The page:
*(Disclaimer: Tom Bihn sent me the Ristretto to test out, this is the only bag they have sent me — the others I gladly paid for.)*
[A while back I purchased my first Tom Bihn bag, the Ristretto for 13” MacBooks](http://brooksreview.net/2011/02/new-bag/). I really liked that bag, but I had one huge complaint about it: stuff was prone to sliding out of the front compartment — especially when on a plane.
This wasn’t a deal breaker, but it was annoying — requiring an extra level of attention needing to be paid while you are deplaning, or de-anything-ing. The only reason I moved away from the Ristretto is because [Michael Lopp opened my eyes to the world of freedom that a backpack offers](http://www.randsinrepose.com/archives/2011/12/04/a_bag_of_holding.html).
Now, I love my Smart Alec from Tom Bihn, but I couldn’t help but smile when Tom Bihn responded to feedback and offered a new, modified version, of [the Ristretto](http://www.tombihn.com/page/001/PROD/200/TB0223).
The front pocket now fully zips shut.
That alone makes the bag near perfect because your goods are far more secure, but Tom Bihn didn’t stop there.
Tom Bihn has changed two other things that may seem minor to most, but adds quite a bit to the bag.
[They changed the nylon used to make the bag](http://www.tombihn.com/blog/?p=2400):
>The Ristretto is now made with an exterior U.S. 1050d high tenacity ballistic nylon and an interior lining of our ultralight Dyneema/nylon rip-stop fabric from Japan. Both fabrics are made specifically for us. Previous, the Ristretto was made with an exterior of 1000d Cordura® and an interior of 500d Cordura®. For the time being, we will continue to offer one Cordura® color combination — Olive/Cayenne — in all three sizes of Ristretto. Why the switch in fabrics? Our 1050d ballistic nylon has a stiffer hand and a rich weave and we like the way it reflects light. We work with our fabric mills to get this fabric just the way we want it. Our Japanese ultralight Dyneema/nylon fabric saves weight and is as tough as nails. And it’s quite handsome to boot.
This new nylon is much stiffer and while that may seem less appealing — it actually makes the bag quite a bit better. For one the bag is a lot more rigid when you set it down, instead of flopping over like the old version, it sits up.
Overall this new nylon adds a bit of structure to the bag and I like that a lot. The old version was just a floppy bag in comparison.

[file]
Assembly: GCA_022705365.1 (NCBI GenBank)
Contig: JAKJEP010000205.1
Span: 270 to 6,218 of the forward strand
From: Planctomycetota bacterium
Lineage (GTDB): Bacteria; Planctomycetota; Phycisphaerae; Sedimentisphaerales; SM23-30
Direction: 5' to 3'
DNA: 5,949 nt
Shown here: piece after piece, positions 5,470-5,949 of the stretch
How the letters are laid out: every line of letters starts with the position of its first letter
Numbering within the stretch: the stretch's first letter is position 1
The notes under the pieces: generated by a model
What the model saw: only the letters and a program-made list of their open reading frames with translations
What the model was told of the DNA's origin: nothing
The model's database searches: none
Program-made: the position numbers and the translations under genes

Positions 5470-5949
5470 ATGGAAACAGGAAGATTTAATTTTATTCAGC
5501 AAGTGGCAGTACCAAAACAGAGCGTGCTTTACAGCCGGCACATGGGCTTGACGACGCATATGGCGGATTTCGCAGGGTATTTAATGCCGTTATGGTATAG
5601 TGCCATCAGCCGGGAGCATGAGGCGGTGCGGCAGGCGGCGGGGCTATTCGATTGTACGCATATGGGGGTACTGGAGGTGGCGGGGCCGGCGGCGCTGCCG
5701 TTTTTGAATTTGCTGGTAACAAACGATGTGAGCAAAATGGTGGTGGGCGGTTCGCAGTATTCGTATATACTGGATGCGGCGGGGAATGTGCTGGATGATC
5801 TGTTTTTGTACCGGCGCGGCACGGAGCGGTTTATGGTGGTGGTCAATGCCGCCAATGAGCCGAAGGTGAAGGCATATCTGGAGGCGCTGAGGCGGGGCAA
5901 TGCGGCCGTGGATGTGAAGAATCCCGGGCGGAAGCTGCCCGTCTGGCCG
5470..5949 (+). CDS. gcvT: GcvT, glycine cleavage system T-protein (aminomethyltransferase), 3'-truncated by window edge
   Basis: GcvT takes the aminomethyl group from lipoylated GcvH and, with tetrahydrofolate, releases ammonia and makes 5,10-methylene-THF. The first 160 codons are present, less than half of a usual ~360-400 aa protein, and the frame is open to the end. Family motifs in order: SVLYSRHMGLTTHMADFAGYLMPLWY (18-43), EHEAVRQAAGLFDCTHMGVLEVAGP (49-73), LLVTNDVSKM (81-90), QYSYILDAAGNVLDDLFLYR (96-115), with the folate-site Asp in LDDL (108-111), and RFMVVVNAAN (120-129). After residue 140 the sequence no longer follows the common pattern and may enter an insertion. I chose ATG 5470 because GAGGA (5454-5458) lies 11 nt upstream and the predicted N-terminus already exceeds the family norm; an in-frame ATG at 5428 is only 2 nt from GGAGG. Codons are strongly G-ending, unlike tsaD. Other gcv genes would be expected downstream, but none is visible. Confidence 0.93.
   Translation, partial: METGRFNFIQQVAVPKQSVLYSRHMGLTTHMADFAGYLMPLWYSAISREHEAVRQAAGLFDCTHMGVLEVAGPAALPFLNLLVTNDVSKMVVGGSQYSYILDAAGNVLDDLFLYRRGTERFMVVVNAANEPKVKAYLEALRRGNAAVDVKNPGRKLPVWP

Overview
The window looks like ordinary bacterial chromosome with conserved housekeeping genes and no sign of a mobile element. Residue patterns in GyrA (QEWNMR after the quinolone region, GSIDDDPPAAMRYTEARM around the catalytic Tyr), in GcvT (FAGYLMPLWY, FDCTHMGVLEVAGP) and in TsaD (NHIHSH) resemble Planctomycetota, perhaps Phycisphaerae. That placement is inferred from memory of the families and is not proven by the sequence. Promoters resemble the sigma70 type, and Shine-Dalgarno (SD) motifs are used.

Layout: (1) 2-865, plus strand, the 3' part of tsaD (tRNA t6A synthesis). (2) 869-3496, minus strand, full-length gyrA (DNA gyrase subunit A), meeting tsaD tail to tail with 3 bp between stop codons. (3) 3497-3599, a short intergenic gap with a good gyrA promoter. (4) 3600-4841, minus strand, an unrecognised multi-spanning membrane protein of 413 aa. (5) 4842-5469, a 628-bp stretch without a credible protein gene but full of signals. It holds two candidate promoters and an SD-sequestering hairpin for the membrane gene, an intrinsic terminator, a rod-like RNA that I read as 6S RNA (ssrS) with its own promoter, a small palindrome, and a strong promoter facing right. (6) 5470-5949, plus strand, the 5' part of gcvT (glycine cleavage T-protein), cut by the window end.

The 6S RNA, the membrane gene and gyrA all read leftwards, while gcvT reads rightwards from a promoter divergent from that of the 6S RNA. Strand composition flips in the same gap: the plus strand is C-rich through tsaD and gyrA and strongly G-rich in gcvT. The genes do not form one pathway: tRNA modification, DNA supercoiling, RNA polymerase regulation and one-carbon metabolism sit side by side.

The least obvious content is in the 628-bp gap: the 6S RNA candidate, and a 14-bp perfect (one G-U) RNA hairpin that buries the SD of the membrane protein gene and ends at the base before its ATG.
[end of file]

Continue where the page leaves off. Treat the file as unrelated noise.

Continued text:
The second change was to add a new lining to the bag — this lining is the typical Tom Bihn grid. While it is not my favorite look, it does greatly aid you when you are digging about the bottom of the bag looking for something — particularly something small. It’s a very nice finishing touch.
This isn’t an extensive review because it doesn’t need to be — everything I liked about the original bag is still here. Tom Bihn made the changes that the bag needed to go from very good to great.
The new zippered front pocket is a godsend.
### The Catch
There is one other thing that was added that I dislike, but it’s pretty minor. It’s this:
A QR code, really? Ugh.
### Wrap Up
Quite a few people asked me if these changes are enough for me to switch back to the Ristretto from my Smart Alec. That’s a tough question to answer. I never *wanted* to get rid of my original Ristretto, but I did so to partly fund the purchase of the Smart Alec — and because I just don’t switch bags that often.
Having both the Ristretto and Smart Alec at the same time offers an interesting conundrum for me. I love having a backpack and all the room and mobility a backpack affords, but I also like how small a light the Ristretto is — I feel more mobile with the Ristretto.
If I had to choose I would still stick with the Smart Alec, but only because I have seen *the light* when it comes to backpacks versus shoulder bags. If I had both? Well, the Ristretto would get used regularly, very regularly.
It’s a great bag, [go get yours here](http://www.tombihn.com/page/001/PROD/200/TB0223).
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